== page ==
Employment and Employee Benefits
Please click here to view responses to frequently asked questions on employment law and employee benefits.
- NJ SAFE Act: Unpaid Leave for Victims of Domestic or Sexual Violence (Sept. 2013)
Effective October 1, 2013, under the New Jersey Security and Financial Empowerment Act (NJ SAFE Act), New Jersey employers with 25 or more employees must provide up to 20 days of unpaid leave during a 12-month period to eligible employees when the employees or certain family members of the employees have been victimized by “an incident of domestic violence” or “a sexually violent offense.”
- New Jersey Employers May Not Retaliate Against Employees Who Request Certain Information from Coworkers (Sept. 2013)
On August 29, 2013, the New Jersey Law Against Discrimination was amended to prohibit employer retaliation against an employee who requests certain types of information from coworkers in connection with a potential discrimination claim.
- New Jersey Employers May Be Penalized for Failure to Timely and Adequately Respond to Informational Requests from the New Jersey Department of Labor and Workforce Development (Sept. 2013)
New Jersey employers that fail to timely respond to requests from the New Jersey Department of Labor and Workforce Development (NJDLWD) for information relating to employees’ claims for unemployment compensation or temporary disability insurance benefits may be penalized.
- New Jersey Enacts Social Media Privacy Protection Law (Sept. 2013)
Effective December 1, 2013, New Jersey joins an expanding list of states that prohibit employers from requesting employees and job applicants to provide access to their private social media accounts.
- Moving Forward After DOMA (August 2013)
The Supreme Court has struck down as unconstitutional the Defense of Marriage Act's exclusion of state-sanctioned same-sex marriages from the federal definition of “marriage,” resulting in myriad changes to the administration of retirement, health, and welfare plans.
- EEOC Issues Updated Guidance Regarding an Employer's Use of Criminal Records When Making Employment Decisions (Nov. 2012)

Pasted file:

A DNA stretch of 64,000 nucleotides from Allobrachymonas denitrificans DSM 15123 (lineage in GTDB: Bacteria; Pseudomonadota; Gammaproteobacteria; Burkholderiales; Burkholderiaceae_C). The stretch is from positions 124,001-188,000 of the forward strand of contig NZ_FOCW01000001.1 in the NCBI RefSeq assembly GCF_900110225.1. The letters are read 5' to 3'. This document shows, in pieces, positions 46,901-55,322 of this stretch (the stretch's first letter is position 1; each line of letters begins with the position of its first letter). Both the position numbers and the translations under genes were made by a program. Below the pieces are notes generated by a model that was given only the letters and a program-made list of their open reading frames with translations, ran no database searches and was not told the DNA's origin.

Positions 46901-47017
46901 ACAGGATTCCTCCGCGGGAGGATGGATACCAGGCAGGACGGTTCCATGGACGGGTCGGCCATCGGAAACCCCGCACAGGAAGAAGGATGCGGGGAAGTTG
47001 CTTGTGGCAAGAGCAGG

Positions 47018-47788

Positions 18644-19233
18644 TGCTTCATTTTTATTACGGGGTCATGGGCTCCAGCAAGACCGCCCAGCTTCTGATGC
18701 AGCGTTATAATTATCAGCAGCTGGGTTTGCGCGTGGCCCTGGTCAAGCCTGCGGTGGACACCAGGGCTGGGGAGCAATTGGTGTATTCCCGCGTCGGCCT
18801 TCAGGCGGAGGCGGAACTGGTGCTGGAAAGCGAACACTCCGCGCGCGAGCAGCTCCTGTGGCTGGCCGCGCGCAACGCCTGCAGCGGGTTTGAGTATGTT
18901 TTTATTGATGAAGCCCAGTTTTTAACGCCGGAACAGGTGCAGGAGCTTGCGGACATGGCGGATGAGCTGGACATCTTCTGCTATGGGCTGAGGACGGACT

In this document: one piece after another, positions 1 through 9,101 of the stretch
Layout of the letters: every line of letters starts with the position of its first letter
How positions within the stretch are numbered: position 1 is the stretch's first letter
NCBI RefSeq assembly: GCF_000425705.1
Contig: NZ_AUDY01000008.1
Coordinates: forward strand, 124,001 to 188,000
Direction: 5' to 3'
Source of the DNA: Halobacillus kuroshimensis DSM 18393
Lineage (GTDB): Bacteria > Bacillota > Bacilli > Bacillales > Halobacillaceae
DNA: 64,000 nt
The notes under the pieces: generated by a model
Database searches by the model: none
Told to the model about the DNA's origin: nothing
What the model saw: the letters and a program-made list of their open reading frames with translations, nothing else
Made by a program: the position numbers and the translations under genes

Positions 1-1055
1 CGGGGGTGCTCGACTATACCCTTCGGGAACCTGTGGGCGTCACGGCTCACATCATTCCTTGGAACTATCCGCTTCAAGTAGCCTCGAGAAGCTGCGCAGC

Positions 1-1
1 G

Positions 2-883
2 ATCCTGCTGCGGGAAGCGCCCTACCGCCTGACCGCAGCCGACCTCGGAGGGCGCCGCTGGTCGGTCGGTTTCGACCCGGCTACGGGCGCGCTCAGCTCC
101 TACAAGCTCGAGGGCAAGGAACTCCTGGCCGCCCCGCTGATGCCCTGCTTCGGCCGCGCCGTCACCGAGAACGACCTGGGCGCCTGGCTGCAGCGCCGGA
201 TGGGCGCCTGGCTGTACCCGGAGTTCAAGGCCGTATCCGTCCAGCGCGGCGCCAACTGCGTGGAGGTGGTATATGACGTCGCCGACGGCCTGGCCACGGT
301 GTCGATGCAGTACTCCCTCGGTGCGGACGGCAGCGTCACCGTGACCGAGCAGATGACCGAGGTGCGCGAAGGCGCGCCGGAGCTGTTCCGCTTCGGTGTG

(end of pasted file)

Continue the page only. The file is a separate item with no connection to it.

In April 2012, the U.S. Equal Employment Opportunity Commission issued updated guidance on the rules governing an employer's use of arrest and conviction records in employment decisions under Title VII of the Civil Rights Act of 1964, as amended. This article discusses how criminal background checks, when improperly used, may unwittingly make an employer liable for disparate impact discrimination under Title VII. It also explains the EEOC's suggested best practices for employers. Posted with the permission of the D.C. Bar Pro Bono Program.
- Background Checks for Youth Serving Nonprofits in New Jersey: An Overview and Considerations (Rev. Nov. 2012)
This article briefly overviews the considerations nonprofits, particularly youth serving organizations, should weigh in deciding whether to conduct background checks, the options available, and the factors to consider when reviewing the results of a criminal history check. The article discusses the 2012 Newark, New Jersey ordinance that restricts employers’ use of criminal history inquires. Although the article focuses on New Jersey law, it contains general information about background checking useful to nonprofits in other states.
- Paying Employees in the Aftermath of a Natural Disaster (Nov. 2012)
Following a natural disaster, employers may wonder if they must pay employees if their offices were closed, or if their offices were open and employees did not come to work. This article generally summarizes the relevant wage and hour rules.
- Section 403(b) Plans: What Nonprofit Sponsors of Employee Retirement Plans Need to Know (Rev. June 2011)
This article provides an introductory primer on some of the significant regulations issued by the Internal Revenue Service and the U.S. Department of Labor pertaining to the operation of Section 403(b) Pension Plans. This article also briefly explains how a Section 403(b) Plan can be exempt from ERISA and some basic difference between Section 403(b) Plans and Section 401(k) Plans.
- The New York Wage Theft Prevention Act (April 2011)
The New York Wage Theft Prevention Act impacts all New York State employers. This article provides a summary of the law’s requirements and offers recommendations for compliance. In general, the law requires additional notice and recordkeeping by employers, increases penalties (both civil and criminal) for violations of wage and hour laws, provides increased protection against retaliation for workers who complain, and provides new administrative avenues for investigations and implementation of penalties regarding underpayment of wages.
- Immigration's Alphabet Soup: What You Need to Know About Visas (December 2010)
This article provides an overview of the major temporary (non-immigrant) and permanent (immigrant) visa options for foreign nationals working in the United States.
- Legal Implications of Bedbug Eradication Efforts at Nonprofits (November 2010)